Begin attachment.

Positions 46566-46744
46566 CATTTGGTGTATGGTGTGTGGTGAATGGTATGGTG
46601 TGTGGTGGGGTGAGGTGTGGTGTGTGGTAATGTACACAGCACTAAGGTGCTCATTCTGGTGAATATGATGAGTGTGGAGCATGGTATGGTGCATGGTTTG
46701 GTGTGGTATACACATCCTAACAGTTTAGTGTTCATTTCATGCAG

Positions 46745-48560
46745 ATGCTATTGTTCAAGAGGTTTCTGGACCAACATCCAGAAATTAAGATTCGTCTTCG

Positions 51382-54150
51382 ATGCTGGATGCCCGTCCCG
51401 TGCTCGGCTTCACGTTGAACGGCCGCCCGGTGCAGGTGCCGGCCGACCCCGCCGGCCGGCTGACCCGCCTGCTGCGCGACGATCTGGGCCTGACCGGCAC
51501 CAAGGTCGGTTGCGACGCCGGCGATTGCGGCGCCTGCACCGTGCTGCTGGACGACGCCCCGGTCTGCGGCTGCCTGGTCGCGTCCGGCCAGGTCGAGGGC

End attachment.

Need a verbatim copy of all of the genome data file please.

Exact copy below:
Positions 46566-46744
46566 CATTTGGTGTATGGTGTGTGGTGAATGGTATGGTG
46601 TGTGGTGGGGTGAGGTGTGGTGTGTGGTAATGTACACAGCACTAAGGTGCTCATTCTGGTGAATATGATGAGTGTGGAGCATGGTATGGTGCATGGTTTG
46701 GTGTGGTATACACATCCTAACAGTTTAGTGTTCATTTCATGCAG

Positions 46745-48560
46745 ATGCTATTGTTCAAGAGGTTTCTGGACCAACATCCAGAAATTAAGATTCGTCTTCG

Positions 51382-54150
51382 ATGCTGGATGCCCGTCCCG
51401 TGCTCGGCTTCACGTTGAACGGCCGCCCGGTGCAGGTGCCGGCCGACCCCGCCGGCCGGCTGACCCGCCTGCTGCGCGACGATCTGGGCCTGACCGGCAC
51501 CAAGGTCGGTTGCGACGCCGGCGATTGCGGCGCCTGCACCGTGCTGCTGGACGACGCCCCGGTCTGCGGCTGCCTGGTCGCGTCCGGCCAGGTCGAGGGC